Yuqing Xing, Professor, National Graduate Institute for Policy Studies, Japan, discusses how US trade numbers with PRC and Japan will change if value-added of intellectual property embedded in goods—in contrast to conventional customs data—is accounted for.
Scaling up ecotourism in Mongolia requires a multi-sector approach that carefully balances conservation and development.
Mongolia’s stunning landscapes and nomadic culture form the basis for a small but rapidly growing tourism industry. Ecotourism—defined by the International Ecotourism Society as “responsible travel to natural areas that conserves the environment, sustains the well-being of local people, and involves interpretation and education”—can provide income for remote communities and revenue for protected areas.
These potential benefits are especially significant for Mongolia. Over 17% (27 million hectares) of the country is designated as parks and reserves – a vast and wild expanse of deserts, steppe, and snow-capped mountains across which herding traditions remain largely unchanged for thousands of years.
Mongolia’s development policies identify tourism as a new and important source of economic diversification and emphasize the need to support ecotourism within and around protected areas. Furthermore, Mongolia is a member of the Central Asia Regional Economic Cooperation (CAREC) Program, which has also prioritized tourism as a key tool for economic benefits.
Yet without planning, tourism can result in environmental and cultural impacts and yield few benefits for local communities. To achieve sustainable tourism development in Mongolia will require a focus on at least four key areas.
First, institutional policies and planning for development and conservation need to be integrated. Similar to many countries, Mongolia’s parks support people as well as nature.
To be effective, park management plans and local development plans must have complementary objectives and targets developed through stakeholder consensus, projections of population and tourism growth, urban and rural planning, and conservation science.
In addition to biodiversity conservation, park regulations and zoning should consider existing settlements, traditional herding lands, and other livelihoods. Facilitating such dialogue is complex but necessary and requires the participation of government, civil society, and the private sector.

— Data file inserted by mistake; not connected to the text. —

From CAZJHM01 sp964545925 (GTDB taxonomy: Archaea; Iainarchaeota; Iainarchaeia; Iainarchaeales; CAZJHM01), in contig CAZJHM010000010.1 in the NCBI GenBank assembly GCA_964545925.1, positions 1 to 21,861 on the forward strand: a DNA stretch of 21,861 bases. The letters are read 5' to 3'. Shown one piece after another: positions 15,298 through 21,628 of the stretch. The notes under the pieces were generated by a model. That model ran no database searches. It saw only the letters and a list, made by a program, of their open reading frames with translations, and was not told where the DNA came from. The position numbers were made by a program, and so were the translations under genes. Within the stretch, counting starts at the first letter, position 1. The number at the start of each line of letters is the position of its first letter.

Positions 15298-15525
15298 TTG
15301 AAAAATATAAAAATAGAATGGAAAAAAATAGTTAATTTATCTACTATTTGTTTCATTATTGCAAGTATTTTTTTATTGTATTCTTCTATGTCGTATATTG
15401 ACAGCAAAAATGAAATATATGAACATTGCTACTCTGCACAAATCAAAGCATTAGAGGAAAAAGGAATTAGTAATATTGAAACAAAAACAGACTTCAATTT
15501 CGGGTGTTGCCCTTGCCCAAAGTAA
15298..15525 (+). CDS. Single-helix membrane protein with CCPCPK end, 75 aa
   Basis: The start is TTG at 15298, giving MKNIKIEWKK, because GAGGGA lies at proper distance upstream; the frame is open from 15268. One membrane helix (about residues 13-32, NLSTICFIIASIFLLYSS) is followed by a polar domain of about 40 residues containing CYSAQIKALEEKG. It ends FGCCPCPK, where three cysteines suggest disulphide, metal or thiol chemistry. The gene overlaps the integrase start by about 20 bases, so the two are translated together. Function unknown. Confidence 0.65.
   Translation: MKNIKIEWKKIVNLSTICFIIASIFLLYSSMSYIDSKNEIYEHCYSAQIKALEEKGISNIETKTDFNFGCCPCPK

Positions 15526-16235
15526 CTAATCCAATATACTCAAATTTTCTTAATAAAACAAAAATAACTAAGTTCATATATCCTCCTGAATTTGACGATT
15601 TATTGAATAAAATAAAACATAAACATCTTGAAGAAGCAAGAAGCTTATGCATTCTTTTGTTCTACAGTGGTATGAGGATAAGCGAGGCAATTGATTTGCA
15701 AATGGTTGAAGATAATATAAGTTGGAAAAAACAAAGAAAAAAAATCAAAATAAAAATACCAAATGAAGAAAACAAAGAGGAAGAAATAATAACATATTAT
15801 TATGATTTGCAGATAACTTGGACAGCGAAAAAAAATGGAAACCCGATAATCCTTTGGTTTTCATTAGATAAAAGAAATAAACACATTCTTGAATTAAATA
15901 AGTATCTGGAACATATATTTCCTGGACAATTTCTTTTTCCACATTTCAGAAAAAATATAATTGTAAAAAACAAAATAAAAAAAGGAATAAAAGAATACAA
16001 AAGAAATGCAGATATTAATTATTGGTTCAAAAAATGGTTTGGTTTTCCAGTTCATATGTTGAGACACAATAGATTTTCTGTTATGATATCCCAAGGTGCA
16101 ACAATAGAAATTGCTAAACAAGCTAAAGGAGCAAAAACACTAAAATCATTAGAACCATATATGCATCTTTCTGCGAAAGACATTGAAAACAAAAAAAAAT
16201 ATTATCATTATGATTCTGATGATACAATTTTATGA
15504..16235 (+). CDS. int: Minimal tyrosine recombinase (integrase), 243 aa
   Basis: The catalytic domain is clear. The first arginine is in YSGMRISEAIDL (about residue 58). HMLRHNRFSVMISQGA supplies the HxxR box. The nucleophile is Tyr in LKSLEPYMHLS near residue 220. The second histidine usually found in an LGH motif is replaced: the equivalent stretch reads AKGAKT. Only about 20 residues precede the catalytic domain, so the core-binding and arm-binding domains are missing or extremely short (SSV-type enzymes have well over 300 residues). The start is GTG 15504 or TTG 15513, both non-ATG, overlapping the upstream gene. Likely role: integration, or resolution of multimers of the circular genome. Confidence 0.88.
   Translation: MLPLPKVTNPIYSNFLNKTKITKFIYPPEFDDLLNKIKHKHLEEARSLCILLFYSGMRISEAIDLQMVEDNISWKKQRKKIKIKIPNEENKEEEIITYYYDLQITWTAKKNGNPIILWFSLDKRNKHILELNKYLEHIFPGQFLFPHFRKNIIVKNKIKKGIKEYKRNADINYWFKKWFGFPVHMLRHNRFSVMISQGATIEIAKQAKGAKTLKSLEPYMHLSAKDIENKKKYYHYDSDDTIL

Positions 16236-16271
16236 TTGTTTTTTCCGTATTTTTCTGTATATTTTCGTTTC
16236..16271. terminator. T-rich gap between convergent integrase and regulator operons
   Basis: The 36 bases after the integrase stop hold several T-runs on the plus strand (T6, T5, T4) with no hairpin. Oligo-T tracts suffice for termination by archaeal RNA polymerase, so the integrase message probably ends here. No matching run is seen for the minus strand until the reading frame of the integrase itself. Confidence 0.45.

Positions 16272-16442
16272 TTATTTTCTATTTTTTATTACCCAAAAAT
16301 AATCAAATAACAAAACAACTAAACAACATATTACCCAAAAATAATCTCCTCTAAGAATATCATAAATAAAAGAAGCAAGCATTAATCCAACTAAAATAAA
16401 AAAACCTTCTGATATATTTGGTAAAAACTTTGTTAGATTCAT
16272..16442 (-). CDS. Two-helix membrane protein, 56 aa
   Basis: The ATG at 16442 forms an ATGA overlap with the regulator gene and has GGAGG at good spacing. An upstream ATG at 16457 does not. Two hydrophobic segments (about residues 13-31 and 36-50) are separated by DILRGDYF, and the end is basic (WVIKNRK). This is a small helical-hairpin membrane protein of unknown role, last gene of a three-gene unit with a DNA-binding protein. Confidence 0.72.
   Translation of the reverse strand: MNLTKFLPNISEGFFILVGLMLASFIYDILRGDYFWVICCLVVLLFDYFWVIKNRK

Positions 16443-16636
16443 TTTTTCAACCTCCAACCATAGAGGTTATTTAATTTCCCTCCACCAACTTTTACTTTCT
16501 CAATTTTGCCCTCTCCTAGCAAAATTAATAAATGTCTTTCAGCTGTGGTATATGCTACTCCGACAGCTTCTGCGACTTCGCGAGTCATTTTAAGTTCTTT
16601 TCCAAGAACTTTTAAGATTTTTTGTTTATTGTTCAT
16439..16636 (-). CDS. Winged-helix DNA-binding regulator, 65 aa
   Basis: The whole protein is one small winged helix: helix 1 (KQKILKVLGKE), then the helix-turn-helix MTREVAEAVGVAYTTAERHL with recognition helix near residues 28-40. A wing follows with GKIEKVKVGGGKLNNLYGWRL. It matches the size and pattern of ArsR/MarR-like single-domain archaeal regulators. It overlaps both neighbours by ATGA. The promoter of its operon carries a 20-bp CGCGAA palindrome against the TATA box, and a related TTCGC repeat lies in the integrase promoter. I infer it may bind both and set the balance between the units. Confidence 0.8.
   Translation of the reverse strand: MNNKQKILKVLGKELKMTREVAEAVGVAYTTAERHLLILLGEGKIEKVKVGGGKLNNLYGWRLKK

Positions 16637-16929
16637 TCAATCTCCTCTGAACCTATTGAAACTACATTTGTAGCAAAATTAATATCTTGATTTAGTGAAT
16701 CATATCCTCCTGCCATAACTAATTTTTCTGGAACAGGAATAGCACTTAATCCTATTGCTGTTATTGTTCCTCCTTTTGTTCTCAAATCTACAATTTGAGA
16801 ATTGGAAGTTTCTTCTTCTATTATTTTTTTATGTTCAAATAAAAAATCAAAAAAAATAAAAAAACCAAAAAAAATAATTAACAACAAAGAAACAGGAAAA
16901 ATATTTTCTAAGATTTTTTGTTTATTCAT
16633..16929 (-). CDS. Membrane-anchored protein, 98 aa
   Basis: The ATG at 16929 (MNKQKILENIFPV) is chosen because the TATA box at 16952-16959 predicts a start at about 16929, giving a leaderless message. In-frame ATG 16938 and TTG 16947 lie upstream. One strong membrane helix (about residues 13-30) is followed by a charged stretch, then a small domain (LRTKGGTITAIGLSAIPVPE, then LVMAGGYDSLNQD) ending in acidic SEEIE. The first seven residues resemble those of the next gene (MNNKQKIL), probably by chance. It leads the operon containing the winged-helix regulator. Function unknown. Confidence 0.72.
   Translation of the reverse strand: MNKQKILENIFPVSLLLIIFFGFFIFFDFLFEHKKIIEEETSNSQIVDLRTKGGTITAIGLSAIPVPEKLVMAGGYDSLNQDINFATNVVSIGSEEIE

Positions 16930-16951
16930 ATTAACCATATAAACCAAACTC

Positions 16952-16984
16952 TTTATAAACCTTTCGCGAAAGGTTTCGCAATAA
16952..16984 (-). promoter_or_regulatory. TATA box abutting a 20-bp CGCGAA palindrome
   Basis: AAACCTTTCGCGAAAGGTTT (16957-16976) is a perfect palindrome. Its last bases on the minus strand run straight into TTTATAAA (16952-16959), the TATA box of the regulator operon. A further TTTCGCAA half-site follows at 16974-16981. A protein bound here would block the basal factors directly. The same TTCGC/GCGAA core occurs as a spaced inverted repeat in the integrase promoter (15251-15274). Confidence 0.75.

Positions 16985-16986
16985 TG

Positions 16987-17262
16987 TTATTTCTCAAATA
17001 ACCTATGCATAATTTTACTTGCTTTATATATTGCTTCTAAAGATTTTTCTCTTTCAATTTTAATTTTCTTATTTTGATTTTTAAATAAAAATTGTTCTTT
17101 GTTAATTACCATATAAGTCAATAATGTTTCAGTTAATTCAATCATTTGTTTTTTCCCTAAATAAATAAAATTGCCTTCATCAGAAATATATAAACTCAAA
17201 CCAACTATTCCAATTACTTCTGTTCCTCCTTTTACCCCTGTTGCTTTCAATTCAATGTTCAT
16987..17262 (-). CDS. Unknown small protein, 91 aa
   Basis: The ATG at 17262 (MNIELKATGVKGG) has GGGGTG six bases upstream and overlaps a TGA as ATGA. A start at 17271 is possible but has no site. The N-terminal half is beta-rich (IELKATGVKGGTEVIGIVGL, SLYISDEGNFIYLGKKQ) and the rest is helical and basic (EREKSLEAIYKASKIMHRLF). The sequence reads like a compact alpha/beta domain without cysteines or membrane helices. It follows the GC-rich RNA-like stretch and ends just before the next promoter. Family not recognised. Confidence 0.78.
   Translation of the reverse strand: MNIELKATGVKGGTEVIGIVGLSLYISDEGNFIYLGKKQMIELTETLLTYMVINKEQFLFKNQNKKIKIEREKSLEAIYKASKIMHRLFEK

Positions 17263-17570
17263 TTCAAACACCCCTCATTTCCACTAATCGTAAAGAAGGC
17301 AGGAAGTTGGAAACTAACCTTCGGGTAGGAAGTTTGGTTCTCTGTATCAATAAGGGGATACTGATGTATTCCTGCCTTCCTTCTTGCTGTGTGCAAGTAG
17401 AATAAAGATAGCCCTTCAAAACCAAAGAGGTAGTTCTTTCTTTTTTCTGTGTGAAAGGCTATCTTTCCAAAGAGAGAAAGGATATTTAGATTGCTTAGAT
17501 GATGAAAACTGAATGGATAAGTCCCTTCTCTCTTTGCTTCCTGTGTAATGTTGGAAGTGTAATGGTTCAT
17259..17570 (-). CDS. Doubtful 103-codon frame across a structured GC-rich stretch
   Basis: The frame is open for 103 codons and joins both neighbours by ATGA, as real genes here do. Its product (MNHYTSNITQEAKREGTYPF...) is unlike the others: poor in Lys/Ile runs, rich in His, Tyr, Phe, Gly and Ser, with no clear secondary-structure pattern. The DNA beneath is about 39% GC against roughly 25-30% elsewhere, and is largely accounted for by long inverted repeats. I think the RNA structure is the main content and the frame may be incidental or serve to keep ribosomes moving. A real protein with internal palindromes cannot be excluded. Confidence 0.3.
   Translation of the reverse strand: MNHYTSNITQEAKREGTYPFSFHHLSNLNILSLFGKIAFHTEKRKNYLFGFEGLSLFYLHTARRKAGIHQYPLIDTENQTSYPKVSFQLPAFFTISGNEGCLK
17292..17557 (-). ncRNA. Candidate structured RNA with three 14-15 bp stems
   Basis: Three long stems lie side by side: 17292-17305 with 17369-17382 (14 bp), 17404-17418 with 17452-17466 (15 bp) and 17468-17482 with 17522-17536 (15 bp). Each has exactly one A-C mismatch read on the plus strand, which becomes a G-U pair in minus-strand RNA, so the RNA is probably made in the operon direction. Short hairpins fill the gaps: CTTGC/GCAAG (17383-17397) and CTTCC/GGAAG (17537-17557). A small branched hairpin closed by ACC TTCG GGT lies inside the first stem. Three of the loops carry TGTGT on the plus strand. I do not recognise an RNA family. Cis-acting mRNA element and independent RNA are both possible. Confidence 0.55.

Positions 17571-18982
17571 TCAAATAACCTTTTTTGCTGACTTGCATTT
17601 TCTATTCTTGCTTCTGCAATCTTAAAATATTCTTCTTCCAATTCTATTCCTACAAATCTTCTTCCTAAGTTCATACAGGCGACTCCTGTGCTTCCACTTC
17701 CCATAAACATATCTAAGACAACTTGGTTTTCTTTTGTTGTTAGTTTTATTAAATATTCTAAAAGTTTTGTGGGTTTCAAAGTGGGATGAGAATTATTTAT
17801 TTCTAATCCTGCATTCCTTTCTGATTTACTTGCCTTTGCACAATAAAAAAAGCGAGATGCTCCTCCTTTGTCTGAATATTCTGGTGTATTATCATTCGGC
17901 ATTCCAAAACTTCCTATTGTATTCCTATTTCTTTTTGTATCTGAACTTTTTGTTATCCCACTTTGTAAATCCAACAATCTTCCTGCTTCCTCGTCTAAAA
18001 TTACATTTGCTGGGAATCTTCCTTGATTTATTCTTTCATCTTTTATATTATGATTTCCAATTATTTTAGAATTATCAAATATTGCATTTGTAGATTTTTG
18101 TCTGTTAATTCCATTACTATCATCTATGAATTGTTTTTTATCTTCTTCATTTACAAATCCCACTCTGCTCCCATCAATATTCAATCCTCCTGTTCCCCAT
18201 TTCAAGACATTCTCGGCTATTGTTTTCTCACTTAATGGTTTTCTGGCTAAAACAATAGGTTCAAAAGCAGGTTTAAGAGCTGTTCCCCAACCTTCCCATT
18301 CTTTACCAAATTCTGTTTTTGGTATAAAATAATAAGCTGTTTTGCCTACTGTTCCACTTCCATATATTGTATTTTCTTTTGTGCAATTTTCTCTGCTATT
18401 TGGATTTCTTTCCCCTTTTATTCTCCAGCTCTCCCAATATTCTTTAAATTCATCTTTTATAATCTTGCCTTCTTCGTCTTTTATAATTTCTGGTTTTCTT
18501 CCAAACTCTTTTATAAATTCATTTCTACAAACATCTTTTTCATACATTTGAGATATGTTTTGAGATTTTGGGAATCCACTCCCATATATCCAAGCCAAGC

At the level of individual parks and reserves, establishing tourism councils can give civil society a voice in tourism and park management. Such councils include village representatives, civil society groups and local government, and aim to foster information exchange and trust between stakeholders.
With time and training, tourism councils can evolve to become “destination management organizations” responsible for managing a park’s tourism, and free up park administrations to focus on conservation.
Tourism concession manuals are another important institutional tool. They establish procedures and environmental and social standards that tour operators are required to abide by, such as minimum standards for waste management, and prioritizing local value chains and employment of residents (e.g. for food supply or guiding).
Improved clarity in the conditions for license application and renewal also provides operators a more stable business framework in which to invest and plan responsibly. UNDP offers detailed guidelines for tourism concession management in Mongolia’s protected areas.
Second, public infrastructure for park management and tourism needs to be established or upgraded. Once clear management objectives for conservation, livelihoods, and tourism are embedded in park and development plans, carefully planned works may include:
- Access roads, power supply, and small recreational facilities (to sites zoned for tourism development).
- Barrier gates, car parks and signs (to regulate visitor access).
- Park headquarters and visitor centers (to serve as focal points for park and tourism management).